Cuvier's Dwarf Caiman

This beautiful boy was captive bred in North Carolina. He came to us at about a year old. He's still very grumpy but we're hoping he will calm down a little and make an amazing educational animal one day.
Common Name: Cuvier's Dwarf Caiman
Scientific Name: Paleosuchus palpebrosus
Type: Alligator
Diet: Carnivore
Average Life Span: Up to 60 years in captivity
Size: 13 to 15 lbs, 4 to 5 ft in length
IUCN Red List Status: Least Concern
Current Population Trend: Stable

About the Cuvier's Dwarf Caiman

Cuvier's dwarf caiman, is most commonly found in the wetlands of Brazil, French Guiana, Surinam, Guyana, and Venezuela. Widespread throughout the Orinoco and Amazon basins, P. palpebrosus inhabit areas extending from Colombia, Venezuela, and the Guianas south to Sao Paulo and the upper Rio Paraguay in southern Brazil and west to the Rio Pastaza in Ecuador. These caimans are the smallest of the alligator family. Many keepers refer to them as Palps to distinguish them from other caimans.

This species can be found near rivers and inundated savanna areas including the Orinoco and Amazon rivers, as well as those in eastern Paraguay. This species prefers clean, clear, fast-moving streams or rivers in forested areas containing waterfalls and rapids. Paleosuchus palpebrosus mostly inhabit fordable freshwater, avoiding salty, briny waters. It likes cooler waters compared to other caimans.

When hatched, the young have almost the identical features as an adult. The sex of hatchlings is determined by the incubation temperature of the eggs. Differences in size can be used to differentiate the sexes. Growth continues throughout their lifespan. The fastest rate of growth occurs during the first 2 years, then declines with age thereafter. It takes approximately 10 years to for one of these caimans to complete maturity and develop full adult characteristics.

Paleosuchus palpebrosus is a social species with diverse and interesting behaviors. Like most crocodilians, they can convey social messages through sounds, postures, movements, smells, and touch. Although most crocodilians are somewhat social, P. palpebrosus are typically found alone or in pairs. When in pairs or small groups, P. palpebrosus are known to migrate long distances due to competition. Systematic studies of adults indicate that there are dominance hierarchies within groups. The most hostile and aggressive individuals appear to be the most dominant. These individuals control access to mates, nest sites, food, and living space. Dominance is asserted and maintained by social signals and displays. Challenges within a group may occur, but physical combat is rare.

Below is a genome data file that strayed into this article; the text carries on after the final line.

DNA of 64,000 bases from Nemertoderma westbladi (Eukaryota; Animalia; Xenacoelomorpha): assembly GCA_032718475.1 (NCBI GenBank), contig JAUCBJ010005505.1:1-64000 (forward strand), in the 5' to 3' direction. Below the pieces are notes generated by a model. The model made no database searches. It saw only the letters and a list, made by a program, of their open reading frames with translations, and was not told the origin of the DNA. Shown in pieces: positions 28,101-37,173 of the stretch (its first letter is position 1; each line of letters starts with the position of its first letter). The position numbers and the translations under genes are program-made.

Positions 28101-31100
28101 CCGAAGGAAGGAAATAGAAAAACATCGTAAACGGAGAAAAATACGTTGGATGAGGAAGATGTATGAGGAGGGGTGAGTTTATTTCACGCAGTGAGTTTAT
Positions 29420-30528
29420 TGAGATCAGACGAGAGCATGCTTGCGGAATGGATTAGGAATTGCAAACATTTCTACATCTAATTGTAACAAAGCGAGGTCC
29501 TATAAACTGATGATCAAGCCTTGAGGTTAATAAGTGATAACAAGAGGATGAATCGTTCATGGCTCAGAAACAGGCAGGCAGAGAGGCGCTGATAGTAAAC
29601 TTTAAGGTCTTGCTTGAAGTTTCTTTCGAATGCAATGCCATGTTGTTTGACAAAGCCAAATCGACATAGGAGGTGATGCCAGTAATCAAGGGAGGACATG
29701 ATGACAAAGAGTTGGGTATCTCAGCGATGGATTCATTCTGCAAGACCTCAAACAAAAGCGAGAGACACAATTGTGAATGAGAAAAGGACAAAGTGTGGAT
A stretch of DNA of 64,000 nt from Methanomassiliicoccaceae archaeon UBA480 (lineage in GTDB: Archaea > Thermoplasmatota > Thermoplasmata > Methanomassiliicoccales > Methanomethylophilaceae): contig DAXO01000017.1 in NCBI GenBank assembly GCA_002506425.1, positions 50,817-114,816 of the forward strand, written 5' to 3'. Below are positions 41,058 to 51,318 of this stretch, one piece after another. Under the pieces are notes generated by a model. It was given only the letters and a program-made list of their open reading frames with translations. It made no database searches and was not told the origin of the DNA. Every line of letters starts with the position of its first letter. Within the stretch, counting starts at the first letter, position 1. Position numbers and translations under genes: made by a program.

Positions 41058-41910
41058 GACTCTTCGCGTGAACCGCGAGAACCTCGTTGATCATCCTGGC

Communication begins in the egg and continues throughout their entire life. Sound, postures, motions, and touching are few of the many methods of communication in this species. Along with vocal signals, Paleosuchus palpebrosus communicate via nonverbal sounds, performing actions such as head-slapping or jaw-clapping at the water's surface. Like most caimans, P. palpebrosus males emit a grunt-like "chumph" sound by expelling air through the nostrils during courtship. When in water, exposure of the head, back, and tail above the surface conveys important information about an individual's social status and intent.

P. palpebrosus is a nocturnal hunter, preferring to spend the daylight hours basking. The young feed on aquatic and shoreline insects of many species. Their food includes tadpoles, frogs, snails, crabs, shrimp, and small fish. Adults mainly consume tadpoles, frogs, snails, fish, small mammals, and a wide variety of insects. Diet changes with the size and age of this species. As an adult, there is an increase in the fish intake as well as a greater intake of small crabs, birds, reptiles, and small mammals. Like other crocodilians, P. palpebrosus experiment with their food, so they will capture whatever prey is available. Prey is usually swallowed whole or in large pieces. The stomach enzymes in crocodiles and alligators are so strong that pH levels are among the lowest ever recorded in any vertebrate. Another characteristic of P. palpebrosus is the amount of gastroliths (small stones) inside the stomach.

The most dangerous time in a caiman's life is while it is still in the egg. Without protection, predators such as rats, procyonids, and other carnivores can hastily clean a nest of eggs. If the eggs hatch, the young are still at a high risk of predation. The young are taken primarily by wading birds, snakes, and a host of other carnivorous animals. Due to the large number of bony osteoderms underneath the scales, many predators are not able to swallow this species. The only predators of adult P. palpebrosus are large boas, green anacondas, and jaguars. Although P. palpebrosus is small in size, it is known to have fewer predators than related species because of its uniquely armored and jagged skin.

Palps as Pets
Small crocodilians such as Paleosuchus palpebrosus and Paleosuchus trigonatus are currently popular in the pet trade due to their relatively small and theoretically manageable size. However, as pets, P. palpebrosus are notoriously hostile and cannot be handled comfortably. Bites from adults are exceedingly painful.

Source: Animal Diversity Web, University of Michigan